Simon Jenkins, Kolumnist des Guardian und der Huffington Post, hat den wütenden Artikel geschrieben, den ich selber gerne geschrieben hätte: „The scariest thing about Brussels is our reaction to it.“ Dazu ein Untertitel: „Paranoid politicians, sensational journalists – the Isis recruiting officers will be thrilled at how things have gone since their atrocity in Belgium.“
Selbstverständlich ist der ganze Artikel lesenswert, Satz für Satz. Hier einige Ausschnitte:
„The atrocities in Brussels happen almost daily on the streets of Baghdad, Aleppo and Damascus. Western missiles and Isis bombs kill more innocents in a week than die in Europe in a year. The difference is the media response. A dead Muslim is an unlucky mutt in the wrong place at the wrong time. A dead European is front-page news.“„Osama bin Laden set out on 9/11 to depict western nations as feckless and paranoid, their liberalism a surface charade easily punctured. A few explosions and their pretensions would wither and they would turn as repressive as any Muslim state.
By Tuesday evening, such a feeding frenzy was in full flood as the security lobby piled in.“
„… on Tuesday the TV news channels behaved like Isis recruiting sergeants. Their blanket hyperbole showed not the slightest restraint (nor for that matter did that of most newspapers). … It flashed horror across the airwaves continually for 24 hours, incanting the words “panic”, “threat”, “menace” and “terror”. Vox pops wallowed in blood and guts. One reporter rode a London tube escalator to show possible future targets, to scare the wits out of commuters. It was a terrorist’s wildest dream.“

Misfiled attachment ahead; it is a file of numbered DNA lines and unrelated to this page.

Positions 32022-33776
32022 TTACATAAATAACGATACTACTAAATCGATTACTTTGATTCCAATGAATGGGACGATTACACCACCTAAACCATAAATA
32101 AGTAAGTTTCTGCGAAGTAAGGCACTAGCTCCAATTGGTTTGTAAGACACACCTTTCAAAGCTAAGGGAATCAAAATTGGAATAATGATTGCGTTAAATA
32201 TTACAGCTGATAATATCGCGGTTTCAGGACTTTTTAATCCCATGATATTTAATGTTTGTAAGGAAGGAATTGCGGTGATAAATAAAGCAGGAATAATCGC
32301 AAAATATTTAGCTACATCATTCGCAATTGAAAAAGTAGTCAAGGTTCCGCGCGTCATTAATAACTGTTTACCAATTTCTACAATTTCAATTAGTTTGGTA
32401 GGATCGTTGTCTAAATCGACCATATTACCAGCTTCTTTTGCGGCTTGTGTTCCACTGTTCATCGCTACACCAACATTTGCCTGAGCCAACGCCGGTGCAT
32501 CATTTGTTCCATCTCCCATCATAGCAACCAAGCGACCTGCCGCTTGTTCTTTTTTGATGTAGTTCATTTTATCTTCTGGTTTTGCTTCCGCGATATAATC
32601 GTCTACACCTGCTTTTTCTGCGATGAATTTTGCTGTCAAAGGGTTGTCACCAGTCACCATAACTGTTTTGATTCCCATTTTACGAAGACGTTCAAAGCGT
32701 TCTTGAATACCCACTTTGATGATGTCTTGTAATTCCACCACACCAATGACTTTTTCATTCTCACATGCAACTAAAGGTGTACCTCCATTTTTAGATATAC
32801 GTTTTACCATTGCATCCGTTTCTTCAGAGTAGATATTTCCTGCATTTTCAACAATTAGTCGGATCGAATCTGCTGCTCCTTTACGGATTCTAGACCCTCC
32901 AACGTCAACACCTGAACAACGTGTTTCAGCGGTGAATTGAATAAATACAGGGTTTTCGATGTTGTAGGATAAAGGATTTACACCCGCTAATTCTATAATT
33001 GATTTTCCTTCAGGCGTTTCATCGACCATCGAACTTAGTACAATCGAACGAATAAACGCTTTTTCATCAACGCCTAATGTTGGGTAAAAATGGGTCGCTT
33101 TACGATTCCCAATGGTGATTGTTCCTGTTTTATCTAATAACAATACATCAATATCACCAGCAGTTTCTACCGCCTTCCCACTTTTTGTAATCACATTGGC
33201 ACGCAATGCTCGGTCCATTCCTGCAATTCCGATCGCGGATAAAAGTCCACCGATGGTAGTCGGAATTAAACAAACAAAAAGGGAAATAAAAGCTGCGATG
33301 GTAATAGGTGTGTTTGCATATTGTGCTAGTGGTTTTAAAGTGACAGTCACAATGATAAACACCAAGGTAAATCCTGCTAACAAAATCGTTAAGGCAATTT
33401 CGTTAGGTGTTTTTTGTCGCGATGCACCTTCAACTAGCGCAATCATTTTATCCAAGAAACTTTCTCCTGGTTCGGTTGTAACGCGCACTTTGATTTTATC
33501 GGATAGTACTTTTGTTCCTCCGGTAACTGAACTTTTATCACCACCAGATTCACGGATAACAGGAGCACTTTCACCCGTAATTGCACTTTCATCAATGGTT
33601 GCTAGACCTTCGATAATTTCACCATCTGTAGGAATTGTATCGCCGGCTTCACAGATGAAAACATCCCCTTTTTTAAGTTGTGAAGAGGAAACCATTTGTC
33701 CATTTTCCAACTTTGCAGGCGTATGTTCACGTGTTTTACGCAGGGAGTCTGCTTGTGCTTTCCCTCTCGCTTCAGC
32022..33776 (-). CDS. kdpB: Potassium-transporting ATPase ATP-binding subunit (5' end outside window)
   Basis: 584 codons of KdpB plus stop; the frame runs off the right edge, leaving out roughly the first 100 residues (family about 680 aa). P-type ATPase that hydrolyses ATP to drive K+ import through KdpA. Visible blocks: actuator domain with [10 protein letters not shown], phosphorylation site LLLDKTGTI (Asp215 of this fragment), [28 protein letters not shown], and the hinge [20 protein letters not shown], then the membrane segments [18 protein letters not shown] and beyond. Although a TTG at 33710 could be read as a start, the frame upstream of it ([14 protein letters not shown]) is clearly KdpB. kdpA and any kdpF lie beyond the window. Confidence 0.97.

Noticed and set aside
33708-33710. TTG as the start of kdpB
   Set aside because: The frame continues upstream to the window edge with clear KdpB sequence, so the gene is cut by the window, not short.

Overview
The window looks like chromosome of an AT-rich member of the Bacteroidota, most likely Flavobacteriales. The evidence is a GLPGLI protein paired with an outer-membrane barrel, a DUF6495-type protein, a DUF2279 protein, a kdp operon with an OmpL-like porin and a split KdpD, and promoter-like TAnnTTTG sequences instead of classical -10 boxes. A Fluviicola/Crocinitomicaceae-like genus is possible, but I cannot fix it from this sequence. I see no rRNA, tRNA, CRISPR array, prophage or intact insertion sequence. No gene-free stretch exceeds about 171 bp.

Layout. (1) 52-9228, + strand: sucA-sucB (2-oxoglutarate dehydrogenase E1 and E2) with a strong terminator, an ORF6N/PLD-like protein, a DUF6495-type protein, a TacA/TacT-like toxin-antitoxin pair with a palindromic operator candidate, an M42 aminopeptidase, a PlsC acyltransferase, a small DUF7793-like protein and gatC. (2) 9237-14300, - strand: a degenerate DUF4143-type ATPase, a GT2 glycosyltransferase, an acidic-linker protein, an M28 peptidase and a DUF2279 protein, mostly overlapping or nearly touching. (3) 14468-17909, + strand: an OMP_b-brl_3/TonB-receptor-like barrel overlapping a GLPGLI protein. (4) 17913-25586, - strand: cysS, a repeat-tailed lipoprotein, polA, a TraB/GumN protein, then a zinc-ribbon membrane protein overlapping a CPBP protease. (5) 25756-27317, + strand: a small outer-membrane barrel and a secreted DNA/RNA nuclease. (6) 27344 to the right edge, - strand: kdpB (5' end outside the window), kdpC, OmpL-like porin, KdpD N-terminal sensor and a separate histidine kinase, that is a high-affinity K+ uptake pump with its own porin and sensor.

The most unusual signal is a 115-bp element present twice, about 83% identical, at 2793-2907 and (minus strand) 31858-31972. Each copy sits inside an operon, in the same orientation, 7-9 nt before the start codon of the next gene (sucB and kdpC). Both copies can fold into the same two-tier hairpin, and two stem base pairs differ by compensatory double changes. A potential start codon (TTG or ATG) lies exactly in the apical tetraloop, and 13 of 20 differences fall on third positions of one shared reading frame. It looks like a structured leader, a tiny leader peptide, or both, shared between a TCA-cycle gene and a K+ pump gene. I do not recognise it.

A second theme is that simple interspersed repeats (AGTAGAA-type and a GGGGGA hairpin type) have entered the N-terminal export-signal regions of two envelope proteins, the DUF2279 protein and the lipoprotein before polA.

„With the ground thus prepared, the politicians entered on cue. France’s President Hollande declared “all of Europe has been hit”, megaphoning Isis’s crime. His approval rating immediately jumped.“
„Everyone involved in this week’s reaction, from journalists to politicians to security lobbyists, has an interest in terrorism. There is money, big money, to be made – the more terrifying it is presented, the more money.“
„We can respond to events in Brussels with a quiet and dignified sympathy, with candles and silences. To downplay something is not to ignore it. The terrorists have specific aims, deploying their atrocities for a political cause. There is no sensible defence in a free society against atrocity. But there is a defence against its purpose. It is to avoid hysteria, to show caution and a measure of courage, not Cameron’s lapse into public fear. It is not to alter laws, not to infringe liberties, not to persecute Muslims.“
„Those who live under freedom know it demands a price, which is a degree of risk. We pay the state to protect us – but calmly, without constant boasting or fearmongering. We know that, in reality, life in Britain has never been safer. That it suits some people to pretend otherwise does not alter the fact.“
Jenkins erinnert daran, dass Grossbritannien in den 70er- und 80er-Jahren einen gefährlicheren Terrorismus dank einer unaufgeregten Strategie gemeistert hat, die heute genauso zur Bewältigung des islamistischen Terrors angezeigt wäre:
„During the more dangerous and consistent IRA bombing campaigns of the 1970s and 1980s, Labour and Conservative governments insisted on treating terrorism as criminal, not political. They relied on the police and security services to guard against a threat that could never be eliminated, only diminished. On the whole it worked, and without undue harm to civil liberties.
„The menace of Brussels lies not in the terror, but in the reaction to the terror. It is the reaction we should fear.“